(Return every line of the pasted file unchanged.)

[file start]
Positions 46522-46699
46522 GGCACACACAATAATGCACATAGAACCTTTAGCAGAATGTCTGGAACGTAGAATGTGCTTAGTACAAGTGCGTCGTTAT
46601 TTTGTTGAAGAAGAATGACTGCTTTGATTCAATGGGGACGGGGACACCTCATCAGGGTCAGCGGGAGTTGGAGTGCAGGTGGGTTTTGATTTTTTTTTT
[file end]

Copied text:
Positions 46522-46699
46522 GGCACACACAATAATGCACATAGAACCTTTAGCAGAATGTCTGGAACGTAGAATGTGCTTAGTACAAGTGCGTCGTTAT
46601 TTTGTTGAAGAAGAATGACTGCTTTGATTCAATGGGGACGGGGACACCTCATCAGGGTCAGCGGGAGTTGGAGTGCAGGTGGGTTTTGATTTTTTTTTT